Scève, Maurice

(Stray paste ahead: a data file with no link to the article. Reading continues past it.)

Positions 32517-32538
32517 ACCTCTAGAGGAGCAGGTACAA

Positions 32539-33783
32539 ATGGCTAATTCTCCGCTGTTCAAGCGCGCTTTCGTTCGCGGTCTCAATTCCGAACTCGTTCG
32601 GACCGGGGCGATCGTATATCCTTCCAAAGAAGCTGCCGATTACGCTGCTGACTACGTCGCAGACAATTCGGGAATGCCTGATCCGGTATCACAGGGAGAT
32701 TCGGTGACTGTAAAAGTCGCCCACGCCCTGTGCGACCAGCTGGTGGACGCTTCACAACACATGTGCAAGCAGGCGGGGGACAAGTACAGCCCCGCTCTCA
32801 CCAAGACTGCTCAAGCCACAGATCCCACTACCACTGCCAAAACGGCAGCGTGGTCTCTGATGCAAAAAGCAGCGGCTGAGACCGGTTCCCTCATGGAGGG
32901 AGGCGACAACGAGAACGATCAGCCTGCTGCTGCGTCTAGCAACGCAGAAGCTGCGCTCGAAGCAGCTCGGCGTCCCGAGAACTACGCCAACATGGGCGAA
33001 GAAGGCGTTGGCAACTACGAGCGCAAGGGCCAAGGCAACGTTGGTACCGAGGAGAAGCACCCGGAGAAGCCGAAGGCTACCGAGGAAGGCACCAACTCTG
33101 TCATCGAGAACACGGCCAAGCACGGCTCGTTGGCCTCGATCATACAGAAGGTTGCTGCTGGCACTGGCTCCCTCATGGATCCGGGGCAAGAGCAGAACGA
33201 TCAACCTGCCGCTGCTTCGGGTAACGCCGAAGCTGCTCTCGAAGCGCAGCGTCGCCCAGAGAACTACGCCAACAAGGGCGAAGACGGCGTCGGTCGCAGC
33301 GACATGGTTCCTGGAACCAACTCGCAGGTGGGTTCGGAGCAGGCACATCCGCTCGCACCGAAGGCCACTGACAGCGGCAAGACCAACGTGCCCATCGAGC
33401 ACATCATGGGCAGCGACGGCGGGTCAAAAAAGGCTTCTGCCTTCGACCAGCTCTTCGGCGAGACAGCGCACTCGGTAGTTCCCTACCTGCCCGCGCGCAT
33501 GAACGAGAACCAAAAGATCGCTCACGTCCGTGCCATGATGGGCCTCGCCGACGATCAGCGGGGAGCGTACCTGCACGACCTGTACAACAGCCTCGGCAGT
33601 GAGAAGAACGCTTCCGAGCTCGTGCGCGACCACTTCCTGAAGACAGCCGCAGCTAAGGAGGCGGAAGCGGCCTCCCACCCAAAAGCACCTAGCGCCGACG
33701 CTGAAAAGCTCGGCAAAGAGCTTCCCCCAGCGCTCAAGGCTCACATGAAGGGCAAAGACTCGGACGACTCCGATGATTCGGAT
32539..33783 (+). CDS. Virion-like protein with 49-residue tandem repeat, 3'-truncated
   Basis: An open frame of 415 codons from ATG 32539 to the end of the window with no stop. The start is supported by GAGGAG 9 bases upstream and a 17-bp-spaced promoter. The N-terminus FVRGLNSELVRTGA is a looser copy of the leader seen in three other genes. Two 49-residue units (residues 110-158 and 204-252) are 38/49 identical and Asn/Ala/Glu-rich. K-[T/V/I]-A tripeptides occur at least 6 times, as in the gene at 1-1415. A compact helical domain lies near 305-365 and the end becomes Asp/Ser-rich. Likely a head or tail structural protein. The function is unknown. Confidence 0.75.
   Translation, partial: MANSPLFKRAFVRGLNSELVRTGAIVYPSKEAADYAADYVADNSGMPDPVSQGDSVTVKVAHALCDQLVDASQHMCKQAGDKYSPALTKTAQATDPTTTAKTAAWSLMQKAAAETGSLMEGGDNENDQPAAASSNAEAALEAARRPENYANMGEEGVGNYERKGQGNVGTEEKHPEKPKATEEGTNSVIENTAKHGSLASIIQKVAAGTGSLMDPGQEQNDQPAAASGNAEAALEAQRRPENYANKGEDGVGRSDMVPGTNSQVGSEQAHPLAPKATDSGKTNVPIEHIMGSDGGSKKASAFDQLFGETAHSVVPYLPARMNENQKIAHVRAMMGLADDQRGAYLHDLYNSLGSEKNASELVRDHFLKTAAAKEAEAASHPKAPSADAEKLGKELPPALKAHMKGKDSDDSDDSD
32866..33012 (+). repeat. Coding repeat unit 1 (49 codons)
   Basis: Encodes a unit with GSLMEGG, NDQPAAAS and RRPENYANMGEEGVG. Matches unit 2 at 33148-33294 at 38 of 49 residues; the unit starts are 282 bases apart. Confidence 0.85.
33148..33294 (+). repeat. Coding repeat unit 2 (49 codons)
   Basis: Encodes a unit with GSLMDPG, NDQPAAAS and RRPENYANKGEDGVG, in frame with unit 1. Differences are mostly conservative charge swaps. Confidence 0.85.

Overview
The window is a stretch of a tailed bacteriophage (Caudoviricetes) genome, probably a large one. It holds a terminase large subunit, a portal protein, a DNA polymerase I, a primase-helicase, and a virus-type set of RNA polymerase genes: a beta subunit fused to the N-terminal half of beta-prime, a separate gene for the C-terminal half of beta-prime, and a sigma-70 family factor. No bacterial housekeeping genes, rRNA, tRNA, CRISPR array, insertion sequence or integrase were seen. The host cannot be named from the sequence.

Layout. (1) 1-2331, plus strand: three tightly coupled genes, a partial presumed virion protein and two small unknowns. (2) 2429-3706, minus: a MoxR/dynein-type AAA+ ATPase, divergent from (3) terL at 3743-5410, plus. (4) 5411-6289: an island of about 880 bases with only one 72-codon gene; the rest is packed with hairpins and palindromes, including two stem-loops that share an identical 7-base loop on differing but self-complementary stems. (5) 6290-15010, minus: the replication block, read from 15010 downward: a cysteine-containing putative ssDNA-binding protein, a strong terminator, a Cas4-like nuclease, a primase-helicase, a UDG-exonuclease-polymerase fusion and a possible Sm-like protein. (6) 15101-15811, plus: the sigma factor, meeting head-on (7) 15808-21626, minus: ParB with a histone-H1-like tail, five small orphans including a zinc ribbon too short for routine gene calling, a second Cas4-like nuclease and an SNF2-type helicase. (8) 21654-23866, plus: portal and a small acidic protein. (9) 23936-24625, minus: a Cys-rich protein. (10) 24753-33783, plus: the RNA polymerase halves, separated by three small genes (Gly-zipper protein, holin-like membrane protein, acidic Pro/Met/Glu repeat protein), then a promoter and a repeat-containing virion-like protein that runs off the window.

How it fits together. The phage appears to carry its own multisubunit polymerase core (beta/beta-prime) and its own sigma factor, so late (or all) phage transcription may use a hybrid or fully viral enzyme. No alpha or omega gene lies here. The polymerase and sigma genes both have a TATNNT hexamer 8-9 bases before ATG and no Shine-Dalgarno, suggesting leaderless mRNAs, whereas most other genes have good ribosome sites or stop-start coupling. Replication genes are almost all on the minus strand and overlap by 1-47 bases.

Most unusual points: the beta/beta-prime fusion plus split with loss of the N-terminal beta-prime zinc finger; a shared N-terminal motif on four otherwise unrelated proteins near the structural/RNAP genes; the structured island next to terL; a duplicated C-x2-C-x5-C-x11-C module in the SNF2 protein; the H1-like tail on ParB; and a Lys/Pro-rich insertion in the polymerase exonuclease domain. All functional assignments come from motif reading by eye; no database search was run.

Scève, Maurice mōrēsˈ sĕv [key], c.1510–c.1564, French poet. While studying at Avignon he discovered the tomb of Laura, to whom Petrarch directed many of his sonnets. Scève was the leader of the so-called Lyons school of poets, which was the first to bring the influence of the Italian literary renaissance into France. He is best known for his own poems, including Delie, object de plus haulte vertu [Delie, object of highest virtue] (1544), a long and sometimes obscure celebration of courtly love in 10-line stanzas. It was supposedly inspired by the young poetess Pernette du Guiller, who died in 1545, and contains many passages of fresh beauty and charm. His other works include celebrations of rustic life.

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